2. Alcaino C, Musgaard M, Minguez T, Mazzaferro S, Faundez M, Iturriaga-Vasquez P, Biggin PC, Bermudez I. (2017) Role of the Cys Loop and Transmembrane Domain in the Allosteric Modulation of α4β2 Nicotinic Acetylcholine Receptors. J Biol Chem. 292:551-562. 
  3. Heifetz A, James T, Morao I, Bodkin MJ, Biggin PC.  (2016)  Guiding lead optimization with GPCR structure modeling and molecular dynamics.  Curr Opin Pharmacol. 30:14-21.
  4. Musgaard M, Biggin PC.  (2016)  Steered Molecular Dynamics Simulations Predict Conformational Stability of Glutamate Receptors. J Chem Inf Model. 56:1787-97.
  5. Sridhar A, Johnston AJ, Varathan L, McLain SE, Biggin PC.  (2016) The solvation structure of alprazolam.  Phys Chem Chem Phys. 18:22416-25.
  6. Lee J, Sands ZA, Biggin PC. (2016)  A Numbering System for MFS Transporter Proteins.  Front Mol Biosci. 3:21
  7. Dawe GB, Musgaard M, Aurousseau MRP, Nayeem N, Green T, Biggin PC & Bowie D. (2016) Distinct structural pathways coordinate the activation of AMPA receptor-auxiliary subunit complexes.  Neuron. 89:1264-76.
  8. Heifetz A, Storer RI, McMurray G, James T, Morao I, Aldeghi M, Bodkin MJ, Biggin PC.  (2016) Application of an Integrated GPCR SAR-Modeling Platform To Explain the Activation Selectivity of Human 5-HT2C over 5-HT2B.
    ACS Chem Biol. 11:1372-82.
  9. Aldeghi M, Heifetz A, Bodkin MJ, Knapp S, Biggin PC.  (2016) Accurate calculation of the absolute free energy of binding for drug molecules. Chem Sci. 2016 7:207-218.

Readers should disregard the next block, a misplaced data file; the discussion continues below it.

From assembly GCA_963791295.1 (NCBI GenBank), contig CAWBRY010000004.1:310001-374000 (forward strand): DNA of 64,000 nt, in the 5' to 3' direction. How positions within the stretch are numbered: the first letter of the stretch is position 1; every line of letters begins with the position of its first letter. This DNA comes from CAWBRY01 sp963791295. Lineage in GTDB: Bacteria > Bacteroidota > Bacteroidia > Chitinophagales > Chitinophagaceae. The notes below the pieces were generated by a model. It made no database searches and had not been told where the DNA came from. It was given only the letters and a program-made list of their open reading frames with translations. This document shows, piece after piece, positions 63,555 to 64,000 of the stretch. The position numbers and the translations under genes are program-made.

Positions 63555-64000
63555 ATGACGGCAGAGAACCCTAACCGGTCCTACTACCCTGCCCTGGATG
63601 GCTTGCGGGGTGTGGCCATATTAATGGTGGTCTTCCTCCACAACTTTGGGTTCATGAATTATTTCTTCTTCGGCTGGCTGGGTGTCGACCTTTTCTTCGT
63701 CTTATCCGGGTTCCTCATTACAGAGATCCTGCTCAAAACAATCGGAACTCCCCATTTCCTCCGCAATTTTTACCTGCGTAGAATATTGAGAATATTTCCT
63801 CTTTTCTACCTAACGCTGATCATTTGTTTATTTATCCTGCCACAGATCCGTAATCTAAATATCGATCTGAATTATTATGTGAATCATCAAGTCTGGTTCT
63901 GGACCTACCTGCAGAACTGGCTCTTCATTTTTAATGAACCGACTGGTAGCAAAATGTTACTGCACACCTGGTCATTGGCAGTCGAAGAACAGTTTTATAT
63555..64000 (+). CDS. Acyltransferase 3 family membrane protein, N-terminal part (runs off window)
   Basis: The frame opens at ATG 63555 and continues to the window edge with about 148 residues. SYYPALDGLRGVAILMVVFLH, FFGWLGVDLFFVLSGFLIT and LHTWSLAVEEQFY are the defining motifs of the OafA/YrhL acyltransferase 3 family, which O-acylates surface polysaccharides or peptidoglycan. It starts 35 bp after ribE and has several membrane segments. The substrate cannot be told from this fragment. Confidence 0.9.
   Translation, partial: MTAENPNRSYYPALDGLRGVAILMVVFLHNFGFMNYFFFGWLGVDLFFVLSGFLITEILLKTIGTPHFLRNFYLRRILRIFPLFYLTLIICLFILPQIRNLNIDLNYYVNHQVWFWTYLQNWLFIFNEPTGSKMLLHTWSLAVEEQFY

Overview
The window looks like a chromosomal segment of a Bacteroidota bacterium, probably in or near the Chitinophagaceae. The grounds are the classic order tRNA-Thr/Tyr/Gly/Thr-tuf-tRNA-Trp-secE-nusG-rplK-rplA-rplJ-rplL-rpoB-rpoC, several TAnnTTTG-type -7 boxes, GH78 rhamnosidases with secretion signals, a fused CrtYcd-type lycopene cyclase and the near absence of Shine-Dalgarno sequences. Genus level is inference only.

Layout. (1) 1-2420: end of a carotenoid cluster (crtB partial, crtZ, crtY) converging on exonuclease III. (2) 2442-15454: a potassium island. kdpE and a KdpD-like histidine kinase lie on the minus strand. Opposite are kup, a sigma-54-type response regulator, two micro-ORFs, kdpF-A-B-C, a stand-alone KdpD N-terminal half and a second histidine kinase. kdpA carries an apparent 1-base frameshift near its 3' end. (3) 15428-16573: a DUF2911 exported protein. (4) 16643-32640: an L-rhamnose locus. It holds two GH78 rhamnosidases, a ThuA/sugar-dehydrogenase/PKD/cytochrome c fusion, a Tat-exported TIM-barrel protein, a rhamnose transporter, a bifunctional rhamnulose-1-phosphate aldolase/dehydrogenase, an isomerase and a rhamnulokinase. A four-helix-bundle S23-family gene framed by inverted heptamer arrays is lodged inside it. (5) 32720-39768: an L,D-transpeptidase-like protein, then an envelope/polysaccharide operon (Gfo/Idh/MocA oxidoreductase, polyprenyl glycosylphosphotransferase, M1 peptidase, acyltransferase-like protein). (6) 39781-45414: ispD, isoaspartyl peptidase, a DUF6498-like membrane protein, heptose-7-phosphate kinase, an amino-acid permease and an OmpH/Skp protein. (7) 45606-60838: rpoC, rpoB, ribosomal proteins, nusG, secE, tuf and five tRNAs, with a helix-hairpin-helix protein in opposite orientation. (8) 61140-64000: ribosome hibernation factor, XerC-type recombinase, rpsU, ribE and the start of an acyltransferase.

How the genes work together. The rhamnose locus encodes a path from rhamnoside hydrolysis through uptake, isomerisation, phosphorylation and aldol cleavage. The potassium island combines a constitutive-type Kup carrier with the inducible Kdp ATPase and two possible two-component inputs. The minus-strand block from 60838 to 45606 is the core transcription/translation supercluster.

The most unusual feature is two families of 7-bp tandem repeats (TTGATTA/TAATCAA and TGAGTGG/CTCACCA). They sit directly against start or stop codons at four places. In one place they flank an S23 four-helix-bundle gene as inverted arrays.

10. Braun N, Lynagh T, Yu R, Biggin PC, Pless SA.  (2016)  Role of an Absolutely Conserved Tryptophan Pair in the Extracellular Domain of Cys-Loop Receptors. ACS Chem Neurosci. 7:339-48.
More Publications...

Research Images


Figure 1: Schematic of iGluR function. Only two of the four subunits are shown for clarity. The channel exists in a resting state prior to ligand binding (A). Upon the binding of glutamate there is a conformational change that pulls the M2 helices apart and allows the passage of cations (B). After a period of time the channel undergoes the process of desensitization whereby there is a further conformational change and closes the channel (C). The precise mechanism of these changes is still unclear and is under current investigation in the laboratory


Figure 2: Work in our laboratory as shown that the presence of different ligands correlates with the degree of protein flexibility in the GluR2 ligand-binding domain (LBD). Reading from left to right, when glutamate is bound there is least flexibility in the LBD compared to when no ligands are bound (Open-Apo) where there is the greatest flexibility


Figure 3: NMDA receptors do not show a correlation between the different agonists bound and the degree of D1-D2 cleft opening (as seen for AMPA receptors). Therefore the way in which NMDA receptors distinguish different agonists must be different. The conformational properties of the hinge region in NMDA receptors may provide such a mechanism. The backbone hydrogen bonding in the strands that link D1 to D2 can adopt two alternative hydrogen-bonding interactions depending on the type of agonist present


Contact: philip.biggin@bioch.ox.ac.uk
Graduate Student and Postdoctoral Positions: Enquiries with CV welcome
Website: http://sbcb.bioch.ox.ac.uk/bigginlab